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David Berger is an associate professor of economics at Duke University who joins the show the discuss his expertise on the current and future economic climate in the U.S.

Press play to learn:

  • What the historically low interest rates in the housing market right now might mean for homeowners and the housing market in general
  • What’s wrong with the administration of unemployment insurance across different states
  • Why/how personal savings rates increased by 30% in April of 2020

As an empirical macroeconomist, Berger researches a variety of topics having to do with the interactions between government policy and the housing markets, as well as issues around imperfect competition in the labor market (i.e. the economic effects of firms that have the power to set wages).

In this episode, Berger talks about the current housing market and how mortgage interest rates have trended over the past 30 years, state-level implementation of unemployment insurance administration amid the coronavirus pandemic, what Berger thinks should happen if cases of foreclosure increase, the increasing rate of permanent job loss each month, and the economic importance of reopening elementary schools.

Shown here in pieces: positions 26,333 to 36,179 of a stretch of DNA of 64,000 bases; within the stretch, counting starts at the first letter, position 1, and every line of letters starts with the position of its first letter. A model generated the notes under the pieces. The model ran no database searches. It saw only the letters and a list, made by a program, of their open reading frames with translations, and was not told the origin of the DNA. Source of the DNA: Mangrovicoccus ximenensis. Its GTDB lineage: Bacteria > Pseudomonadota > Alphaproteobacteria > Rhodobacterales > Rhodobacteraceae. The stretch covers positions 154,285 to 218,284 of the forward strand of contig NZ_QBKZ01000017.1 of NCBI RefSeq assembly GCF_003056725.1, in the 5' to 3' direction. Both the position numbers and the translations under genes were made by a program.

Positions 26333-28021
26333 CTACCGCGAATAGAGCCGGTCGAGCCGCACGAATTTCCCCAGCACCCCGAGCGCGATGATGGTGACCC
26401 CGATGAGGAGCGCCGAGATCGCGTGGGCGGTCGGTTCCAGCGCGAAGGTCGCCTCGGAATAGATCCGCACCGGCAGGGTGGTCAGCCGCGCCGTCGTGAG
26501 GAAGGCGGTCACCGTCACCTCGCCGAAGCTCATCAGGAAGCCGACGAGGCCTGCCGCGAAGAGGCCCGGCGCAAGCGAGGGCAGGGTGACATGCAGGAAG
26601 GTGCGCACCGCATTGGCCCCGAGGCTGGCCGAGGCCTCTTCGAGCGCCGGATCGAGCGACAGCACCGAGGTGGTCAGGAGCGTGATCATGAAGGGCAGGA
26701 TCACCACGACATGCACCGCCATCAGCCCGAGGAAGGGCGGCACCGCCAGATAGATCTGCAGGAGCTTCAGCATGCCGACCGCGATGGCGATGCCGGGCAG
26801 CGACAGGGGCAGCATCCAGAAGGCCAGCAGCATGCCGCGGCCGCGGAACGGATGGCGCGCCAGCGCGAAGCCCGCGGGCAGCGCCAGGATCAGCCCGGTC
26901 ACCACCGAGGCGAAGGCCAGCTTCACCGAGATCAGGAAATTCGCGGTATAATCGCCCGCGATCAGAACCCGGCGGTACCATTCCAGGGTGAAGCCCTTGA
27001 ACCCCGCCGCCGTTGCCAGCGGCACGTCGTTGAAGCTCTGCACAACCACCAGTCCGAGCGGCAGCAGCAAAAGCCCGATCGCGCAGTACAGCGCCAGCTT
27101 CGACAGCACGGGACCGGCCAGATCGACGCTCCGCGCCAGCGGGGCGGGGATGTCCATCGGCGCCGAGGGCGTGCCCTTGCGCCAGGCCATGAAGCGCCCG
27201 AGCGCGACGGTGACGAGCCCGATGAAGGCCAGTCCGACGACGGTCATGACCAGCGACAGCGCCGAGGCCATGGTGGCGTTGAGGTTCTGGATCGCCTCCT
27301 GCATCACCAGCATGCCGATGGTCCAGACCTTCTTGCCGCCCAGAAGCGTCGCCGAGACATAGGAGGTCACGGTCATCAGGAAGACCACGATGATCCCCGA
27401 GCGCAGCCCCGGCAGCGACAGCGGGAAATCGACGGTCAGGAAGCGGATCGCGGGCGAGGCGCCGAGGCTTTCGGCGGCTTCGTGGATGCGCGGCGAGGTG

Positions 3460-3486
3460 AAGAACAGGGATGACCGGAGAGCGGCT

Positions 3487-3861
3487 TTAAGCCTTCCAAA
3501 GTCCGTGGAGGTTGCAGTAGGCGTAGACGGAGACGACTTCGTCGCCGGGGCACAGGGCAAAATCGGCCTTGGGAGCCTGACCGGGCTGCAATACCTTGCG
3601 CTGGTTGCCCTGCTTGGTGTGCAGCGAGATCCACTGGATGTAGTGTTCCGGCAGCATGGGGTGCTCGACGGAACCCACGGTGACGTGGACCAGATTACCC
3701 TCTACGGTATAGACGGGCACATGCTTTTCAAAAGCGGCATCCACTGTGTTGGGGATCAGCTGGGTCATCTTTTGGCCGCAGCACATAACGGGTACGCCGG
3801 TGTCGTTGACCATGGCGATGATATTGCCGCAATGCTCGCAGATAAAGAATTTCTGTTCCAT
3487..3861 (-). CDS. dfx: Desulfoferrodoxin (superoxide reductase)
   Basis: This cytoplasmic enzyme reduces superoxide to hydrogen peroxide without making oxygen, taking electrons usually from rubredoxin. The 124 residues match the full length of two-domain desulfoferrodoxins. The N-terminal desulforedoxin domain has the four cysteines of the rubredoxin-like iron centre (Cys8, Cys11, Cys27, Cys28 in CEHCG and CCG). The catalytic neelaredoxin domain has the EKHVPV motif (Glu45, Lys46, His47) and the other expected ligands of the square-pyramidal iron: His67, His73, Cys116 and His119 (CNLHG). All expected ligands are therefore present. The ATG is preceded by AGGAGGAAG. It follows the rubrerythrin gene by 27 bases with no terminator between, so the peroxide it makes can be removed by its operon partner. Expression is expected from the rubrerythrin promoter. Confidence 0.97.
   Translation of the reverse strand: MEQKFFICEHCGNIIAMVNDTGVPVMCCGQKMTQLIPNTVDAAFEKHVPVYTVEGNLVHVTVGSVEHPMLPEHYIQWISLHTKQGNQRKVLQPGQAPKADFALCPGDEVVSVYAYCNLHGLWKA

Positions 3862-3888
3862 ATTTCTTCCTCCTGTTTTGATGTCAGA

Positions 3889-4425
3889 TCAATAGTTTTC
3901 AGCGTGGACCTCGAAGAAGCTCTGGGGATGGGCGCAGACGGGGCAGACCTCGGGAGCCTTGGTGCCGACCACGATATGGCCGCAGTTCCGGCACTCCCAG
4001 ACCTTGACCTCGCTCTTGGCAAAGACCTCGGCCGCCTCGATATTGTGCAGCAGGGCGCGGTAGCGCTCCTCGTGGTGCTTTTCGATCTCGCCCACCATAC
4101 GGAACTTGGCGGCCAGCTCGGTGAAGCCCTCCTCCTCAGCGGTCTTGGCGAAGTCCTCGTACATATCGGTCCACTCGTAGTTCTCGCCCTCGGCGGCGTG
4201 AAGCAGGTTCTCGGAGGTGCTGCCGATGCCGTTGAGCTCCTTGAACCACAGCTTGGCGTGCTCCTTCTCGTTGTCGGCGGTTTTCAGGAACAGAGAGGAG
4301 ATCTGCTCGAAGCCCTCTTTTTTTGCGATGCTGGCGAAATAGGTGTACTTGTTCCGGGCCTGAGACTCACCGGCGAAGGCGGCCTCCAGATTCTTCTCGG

He also discusses reasons why the current recession is different from other recessions, such as the fact that wealthier households are not spending money, perhaps because they’ve cut back on eating out and travelling due to the pandemic. This is having a devastating effect on a lot of retailers, and Berger doesn’t think it will improve until the public health problems improve.

Press play for all the details, and learn more about Berger’s work at https://sites.google.com/site/davidwberger.

Available on Apple Podcasts: apple.co/2Os0myK

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